Dragon Ball Super Manga – Chapter 76: The Fate of the Saiyans

Y’know, I was thinking this fight could go in any number of different ways. I’ll admit that an introspective teaching moment from Vegeta wasn’t one of them. When I’m around the time of reading the chapter and writing this review afterwards, I try to avoid as many opinions as I can. Especially considering how paper thin the average nuance of a Dragon Ball fan tends to be.

They generally tend to miss the entire point of the chapter when it’s actually trying to say something. Given that is the exception rather than the rule when it comes to Dragon Ball.

This chapter seems to be the conclusion to the fight between the Saiyans and Granolah. After unlocking the power of his second eye, it seems like Granolah finally has the upper hand on Vegeta and his Ultra Ego transformation. And the rest of the fight would seem to be both Vegeta and Goku just trying to stave off their inevitable destruction by the revenge driven Cerealian.

That is how it would appear on the surface at least. After spending some time thinking about this chapter though, I feel like Vegeta had a different agenda in mind right from the beginning of their fight.
One he seems willing to make himself a martyr for.

Throughout Super, Vegeta has been on a constant redemptive arc. It wasn’t until the Moro arc that we really saw the extent the Saiyan Prince was willing to go for the sake of his penance. Vegeta has done some terrible things in his past, things that very obviously weight on him now he has turned over a new leaf.

In Granolah, he has come face to face with the very personification of the Saiyan’s collective sins. And he’s a person hell bent on extracting revenge for every bit of destruction the Saiyan people inflicted upon the galaxy in their past. Under the rule of Freeza or not. And in a move that feels very unlike the Vegeta of yore, the Siyan seems determined to save the Cerealian from himself.

It’s funny. During his destruction training with Beerus, the cat man implored into Vegeta that if he wanted to fully master this new power, he would need to throw away all of his regrets and doubts of his own past and simply embrace destruction. Something I feel like the Vegeta of the early Z would have no problem doing.

Today, Vegeta is a different man. One who can’t cast aside the sins of his past when they come knocking at his door. Throughout this chapter, Vegeta asks Goku to butt out on several occasions. He wants, no needs, to try and break through the Granolah and make him realise that his path is one the Cerealian needs to stop walking down.

Except he goes about doing it in a typical Tsundepride style befitting Vegeta. Dragging the fight into a population zone to make Granolah realise that he has something to protect and care about still in his life. That living for revenge is an empty kind of life to live.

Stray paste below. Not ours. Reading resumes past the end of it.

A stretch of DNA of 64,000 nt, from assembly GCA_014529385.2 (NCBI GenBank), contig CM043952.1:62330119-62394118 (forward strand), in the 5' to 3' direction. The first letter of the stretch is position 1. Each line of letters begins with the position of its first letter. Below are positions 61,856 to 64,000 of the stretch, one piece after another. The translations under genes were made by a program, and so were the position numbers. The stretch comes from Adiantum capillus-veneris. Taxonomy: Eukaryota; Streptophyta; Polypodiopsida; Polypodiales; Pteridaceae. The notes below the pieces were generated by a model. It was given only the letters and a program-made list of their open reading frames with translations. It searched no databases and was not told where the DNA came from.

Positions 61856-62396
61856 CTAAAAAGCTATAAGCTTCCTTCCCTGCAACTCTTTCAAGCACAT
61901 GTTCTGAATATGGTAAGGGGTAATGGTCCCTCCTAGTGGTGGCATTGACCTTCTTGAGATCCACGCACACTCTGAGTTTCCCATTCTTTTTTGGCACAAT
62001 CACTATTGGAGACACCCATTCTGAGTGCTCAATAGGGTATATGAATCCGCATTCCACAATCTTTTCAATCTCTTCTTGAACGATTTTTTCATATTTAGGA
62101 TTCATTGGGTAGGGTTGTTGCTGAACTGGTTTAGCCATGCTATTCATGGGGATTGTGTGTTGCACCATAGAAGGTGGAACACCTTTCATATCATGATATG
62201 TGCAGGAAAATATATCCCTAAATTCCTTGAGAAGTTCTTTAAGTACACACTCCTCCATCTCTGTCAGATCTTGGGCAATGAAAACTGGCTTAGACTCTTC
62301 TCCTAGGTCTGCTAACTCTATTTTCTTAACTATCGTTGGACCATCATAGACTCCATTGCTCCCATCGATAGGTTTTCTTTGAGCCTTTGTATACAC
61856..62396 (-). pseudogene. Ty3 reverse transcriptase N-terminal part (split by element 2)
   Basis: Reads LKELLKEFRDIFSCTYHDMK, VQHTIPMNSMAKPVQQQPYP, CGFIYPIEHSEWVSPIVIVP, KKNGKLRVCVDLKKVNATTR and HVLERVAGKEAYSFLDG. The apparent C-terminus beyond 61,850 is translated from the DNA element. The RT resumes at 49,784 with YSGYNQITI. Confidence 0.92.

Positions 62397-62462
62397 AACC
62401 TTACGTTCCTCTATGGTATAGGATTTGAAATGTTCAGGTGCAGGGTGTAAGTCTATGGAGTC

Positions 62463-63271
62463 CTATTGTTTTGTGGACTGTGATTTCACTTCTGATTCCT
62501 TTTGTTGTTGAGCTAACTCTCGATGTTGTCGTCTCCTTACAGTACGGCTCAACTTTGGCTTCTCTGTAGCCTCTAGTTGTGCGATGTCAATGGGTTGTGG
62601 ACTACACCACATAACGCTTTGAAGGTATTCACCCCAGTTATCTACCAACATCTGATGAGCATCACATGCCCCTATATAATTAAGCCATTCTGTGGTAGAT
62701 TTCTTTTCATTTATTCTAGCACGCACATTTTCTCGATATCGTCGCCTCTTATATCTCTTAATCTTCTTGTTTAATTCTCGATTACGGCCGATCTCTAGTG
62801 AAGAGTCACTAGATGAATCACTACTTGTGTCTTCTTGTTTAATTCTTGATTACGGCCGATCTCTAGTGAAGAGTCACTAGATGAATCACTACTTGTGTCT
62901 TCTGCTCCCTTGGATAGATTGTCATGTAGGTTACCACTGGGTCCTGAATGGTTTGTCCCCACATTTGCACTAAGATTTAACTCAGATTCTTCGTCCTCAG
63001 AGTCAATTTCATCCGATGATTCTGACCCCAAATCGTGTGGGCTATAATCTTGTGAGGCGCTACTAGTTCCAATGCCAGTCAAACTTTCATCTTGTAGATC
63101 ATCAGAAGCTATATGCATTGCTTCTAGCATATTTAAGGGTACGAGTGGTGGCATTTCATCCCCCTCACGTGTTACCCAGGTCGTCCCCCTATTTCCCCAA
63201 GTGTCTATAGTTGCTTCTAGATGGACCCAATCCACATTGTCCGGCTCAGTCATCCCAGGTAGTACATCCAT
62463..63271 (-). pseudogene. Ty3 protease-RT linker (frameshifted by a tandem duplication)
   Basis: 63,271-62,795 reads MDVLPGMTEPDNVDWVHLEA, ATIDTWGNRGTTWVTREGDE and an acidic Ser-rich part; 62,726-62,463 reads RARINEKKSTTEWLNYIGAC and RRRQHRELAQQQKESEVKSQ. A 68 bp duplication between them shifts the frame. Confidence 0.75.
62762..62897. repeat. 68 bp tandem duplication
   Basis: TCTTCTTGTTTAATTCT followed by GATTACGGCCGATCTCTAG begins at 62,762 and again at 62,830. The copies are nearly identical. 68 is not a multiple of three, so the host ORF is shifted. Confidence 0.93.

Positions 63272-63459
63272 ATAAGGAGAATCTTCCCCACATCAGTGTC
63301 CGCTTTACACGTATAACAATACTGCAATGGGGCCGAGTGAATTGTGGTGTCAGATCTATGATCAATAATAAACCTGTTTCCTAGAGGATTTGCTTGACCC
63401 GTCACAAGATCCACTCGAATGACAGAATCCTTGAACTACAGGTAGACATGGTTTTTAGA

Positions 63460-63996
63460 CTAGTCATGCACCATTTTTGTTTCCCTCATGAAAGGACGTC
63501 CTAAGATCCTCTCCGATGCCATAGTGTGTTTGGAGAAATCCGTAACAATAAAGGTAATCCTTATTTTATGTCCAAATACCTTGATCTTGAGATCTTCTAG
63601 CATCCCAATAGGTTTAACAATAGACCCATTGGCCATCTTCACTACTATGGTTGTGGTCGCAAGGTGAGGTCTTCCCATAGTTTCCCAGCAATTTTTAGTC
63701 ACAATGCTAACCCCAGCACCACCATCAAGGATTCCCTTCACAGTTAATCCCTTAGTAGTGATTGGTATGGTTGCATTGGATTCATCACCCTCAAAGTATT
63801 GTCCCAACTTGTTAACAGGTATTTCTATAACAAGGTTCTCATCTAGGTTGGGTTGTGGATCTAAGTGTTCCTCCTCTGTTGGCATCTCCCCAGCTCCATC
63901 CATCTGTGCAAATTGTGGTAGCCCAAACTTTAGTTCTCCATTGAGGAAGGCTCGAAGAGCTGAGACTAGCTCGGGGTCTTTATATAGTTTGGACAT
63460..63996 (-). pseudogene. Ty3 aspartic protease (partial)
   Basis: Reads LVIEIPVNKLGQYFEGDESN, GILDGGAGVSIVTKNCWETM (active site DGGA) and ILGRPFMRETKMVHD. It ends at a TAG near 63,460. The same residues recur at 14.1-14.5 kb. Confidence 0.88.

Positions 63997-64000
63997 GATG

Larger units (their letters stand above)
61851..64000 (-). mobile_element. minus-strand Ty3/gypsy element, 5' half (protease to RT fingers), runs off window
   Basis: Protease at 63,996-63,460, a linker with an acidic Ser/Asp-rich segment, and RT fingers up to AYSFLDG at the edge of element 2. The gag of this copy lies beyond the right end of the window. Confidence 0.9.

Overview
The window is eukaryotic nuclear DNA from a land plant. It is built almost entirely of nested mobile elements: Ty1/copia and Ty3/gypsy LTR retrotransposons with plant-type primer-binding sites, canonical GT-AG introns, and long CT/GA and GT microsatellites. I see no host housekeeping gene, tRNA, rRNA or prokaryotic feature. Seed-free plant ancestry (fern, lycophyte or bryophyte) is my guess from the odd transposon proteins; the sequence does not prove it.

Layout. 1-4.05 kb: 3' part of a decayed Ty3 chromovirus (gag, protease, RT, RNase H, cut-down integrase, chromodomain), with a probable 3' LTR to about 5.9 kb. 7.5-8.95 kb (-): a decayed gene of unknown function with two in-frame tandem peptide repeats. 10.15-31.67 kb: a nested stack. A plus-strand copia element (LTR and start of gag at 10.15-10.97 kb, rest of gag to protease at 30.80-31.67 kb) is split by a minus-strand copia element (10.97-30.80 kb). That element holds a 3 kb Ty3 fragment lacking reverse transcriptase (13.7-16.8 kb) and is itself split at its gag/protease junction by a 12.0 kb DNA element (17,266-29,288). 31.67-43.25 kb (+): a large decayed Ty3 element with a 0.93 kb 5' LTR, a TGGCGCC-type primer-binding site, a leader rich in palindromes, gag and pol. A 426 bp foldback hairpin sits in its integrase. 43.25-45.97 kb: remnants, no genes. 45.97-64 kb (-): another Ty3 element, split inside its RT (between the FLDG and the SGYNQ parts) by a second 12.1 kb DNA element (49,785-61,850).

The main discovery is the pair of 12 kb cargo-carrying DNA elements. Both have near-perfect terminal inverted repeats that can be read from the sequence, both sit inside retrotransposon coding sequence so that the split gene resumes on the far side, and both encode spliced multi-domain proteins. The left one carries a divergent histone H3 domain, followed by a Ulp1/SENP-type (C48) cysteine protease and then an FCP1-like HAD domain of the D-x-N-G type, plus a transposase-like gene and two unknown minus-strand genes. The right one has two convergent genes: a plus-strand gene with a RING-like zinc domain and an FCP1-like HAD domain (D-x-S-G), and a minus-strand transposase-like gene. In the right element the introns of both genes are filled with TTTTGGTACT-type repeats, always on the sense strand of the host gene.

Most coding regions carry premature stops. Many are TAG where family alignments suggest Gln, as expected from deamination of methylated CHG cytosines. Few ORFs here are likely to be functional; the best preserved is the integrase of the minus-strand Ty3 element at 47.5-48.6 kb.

Culminating in his willingness to die at the hands of Granolah’s final desperate attack. Which is when he apologises to Beerus. Admitting that he isn’t able to fully master the power of destruction, not when he has so many regrets and sins weighing him down.

Honestly, the nuance and layers to what Vegeta is doing in this chapter really works for me. It’s a fight where the real action isn’t just taking place within the trading of blows. There’s something a little deeper going on, which is incredibly refreshing for Dragon Ball of all things. As much as the dudebro fanbase is angry and Vegeta “losing another fight”, it just goes to show that they don’t want to think about this story on anything but a surface level.

The battle is ended with the timely intervention of Monaito and Oatmeel showing up. Distracting Granolah long enough for Goku to at least knock him on his ass and save both his and Vegeta’s life.

In the end, the sudden appearance of the Namekian comes with the revelation that not all of the Saiyans were worthy of Granolah’s wrath. That one Saiyan at least was the one that saved the life of Granolah at the very least and allowed him to continue living. Given, it was a mostly empty life fueled by a desire for revenge. But he was still alive.

It was Bardock by the way. Which seems like a crazy coincidence, but hey. At least it’s interesting. I guess we’re going to see a little more of Toriyama’s new version of Bardock in flashback’ the more altruistic Saiyan who cared enough about his family to send his son offworld and save him from the destruction of the Planet Vegeta.

I think this might be the first canon story in which Goku actually learns anything about his father. Not that it’s ever been anything he’s cared about before. It’ll probably be little more than an idle curiosity to him.

I’m more interested in how Granolah will react to this new information. Given his current emotional state, I feel like he might need more than a conveniently timed plot revelation to forgive all the sins he has been aching for revenge against for the past 40 years. And don’t forget, the Heeters are prowling around the planet collecting those Dragon Balls.

I liked this chapter a whole lot. It went in a much more nuanced and interesting direction than I would have ever expected. If I can give Super anything, it’s that it’s done a good job of making not just making their antagonists out and out villains. They’re more complex characters who arn’t just evil. (Jiren nonwithstanding).

I’m excited to see where the story goes from here now that this fight is seemingly over.

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